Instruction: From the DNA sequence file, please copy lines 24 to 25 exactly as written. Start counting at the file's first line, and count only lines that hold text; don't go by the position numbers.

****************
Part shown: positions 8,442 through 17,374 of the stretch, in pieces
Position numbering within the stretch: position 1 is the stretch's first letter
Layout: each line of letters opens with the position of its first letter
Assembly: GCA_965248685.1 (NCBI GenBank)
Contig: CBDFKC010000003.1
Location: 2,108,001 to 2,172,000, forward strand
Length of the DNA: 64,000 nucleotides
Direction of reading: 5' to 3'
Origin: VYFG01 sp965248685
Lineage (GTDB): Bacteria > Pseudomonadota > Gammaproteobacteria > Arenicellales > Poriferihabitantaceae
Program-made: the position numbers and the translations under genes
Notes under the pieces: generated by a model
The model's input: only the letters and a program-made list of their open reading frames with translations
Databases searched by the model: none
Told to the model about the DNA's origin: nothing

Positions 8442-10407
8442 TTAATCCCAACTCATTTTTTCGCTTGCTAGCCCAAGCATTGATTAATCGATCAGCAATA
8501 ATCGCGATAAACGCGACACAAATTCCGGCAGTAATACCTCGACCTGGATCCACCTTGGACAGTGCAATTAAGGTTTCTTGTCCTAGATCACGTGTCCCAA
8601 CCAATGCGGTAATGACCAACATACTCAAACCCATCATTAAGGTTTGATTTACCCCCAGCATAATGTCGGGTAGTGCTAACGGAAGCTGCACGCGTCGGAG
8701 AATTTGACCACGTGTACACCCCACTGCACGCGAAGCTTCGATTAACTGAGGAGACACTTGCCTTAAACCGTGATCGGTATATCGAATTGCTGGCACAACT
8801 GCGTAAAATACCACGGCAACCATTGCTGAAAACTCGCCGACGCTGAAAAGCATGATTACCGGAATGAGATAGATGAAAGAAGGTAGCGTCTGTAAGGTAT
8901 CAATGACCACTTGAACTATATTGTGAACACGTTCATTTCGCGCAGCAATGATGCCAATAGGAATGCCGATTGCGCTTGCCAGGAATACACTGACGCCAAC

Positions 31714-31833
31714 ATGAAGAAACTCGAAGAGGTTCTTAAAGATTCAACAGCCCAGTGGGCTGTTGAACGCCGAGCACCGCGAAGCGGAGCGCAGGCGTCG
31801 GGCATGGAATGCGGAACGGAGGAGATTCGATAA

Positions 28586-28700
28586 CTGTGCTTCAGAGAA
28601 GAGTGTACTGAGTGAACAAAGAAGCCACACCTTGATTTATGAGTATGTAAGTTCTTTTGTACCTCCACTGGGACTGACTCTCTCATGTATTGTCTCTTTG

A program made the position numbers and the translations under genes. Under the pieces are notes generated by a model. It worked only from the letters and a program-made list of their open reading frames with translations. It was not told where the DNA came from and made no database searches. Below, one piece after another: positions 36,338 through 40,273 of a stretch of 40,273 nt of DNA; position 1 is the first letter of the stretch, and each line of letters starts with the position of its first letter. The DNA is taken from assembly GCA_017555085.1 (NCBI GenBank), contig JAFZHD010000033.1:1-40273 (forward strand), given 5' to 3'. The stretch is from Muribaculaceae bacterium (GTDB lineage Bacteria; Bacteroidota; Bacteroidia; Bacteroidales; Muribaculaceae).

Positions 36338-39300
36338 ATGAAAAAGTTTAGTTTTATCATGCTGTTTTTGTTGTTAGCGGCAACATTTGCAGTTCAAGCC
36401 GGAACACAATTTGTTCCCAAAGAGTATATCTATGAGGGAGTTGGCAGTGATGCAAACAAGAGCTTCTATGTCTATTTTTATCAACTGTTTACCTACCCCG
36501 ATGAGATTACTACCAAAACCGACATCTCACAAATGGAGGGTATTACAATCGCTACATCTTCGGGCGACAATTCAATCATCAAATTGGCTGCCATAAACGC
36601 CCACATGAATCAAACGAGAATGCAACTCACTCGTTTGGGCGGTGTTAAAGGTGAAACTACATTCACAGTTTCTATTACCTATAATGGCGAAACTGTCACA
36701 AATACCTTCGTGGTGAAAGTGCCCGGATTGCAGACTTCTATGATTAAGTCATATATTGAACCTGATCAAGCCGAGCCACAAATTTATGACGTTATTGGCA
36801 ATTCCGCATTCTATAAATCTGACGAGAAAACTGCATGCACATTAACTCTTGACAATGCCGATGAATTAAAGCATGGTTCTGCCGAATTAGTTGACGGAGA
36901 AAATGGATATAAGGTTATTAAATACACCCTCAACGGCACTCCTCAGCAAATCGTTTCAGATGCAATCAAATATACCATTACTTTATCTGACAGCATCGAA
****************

31714 ATGAAGAAACTCGAAGAGGTTCTTAAAGATTCAACAGCCCAGTGGGCTGTTGAACGCCGAGCACCGCGAAGCGGAGCGCAGGCGTCG
31801 GGCATGGAATGCGGAACGGAGGAGATTCGATAA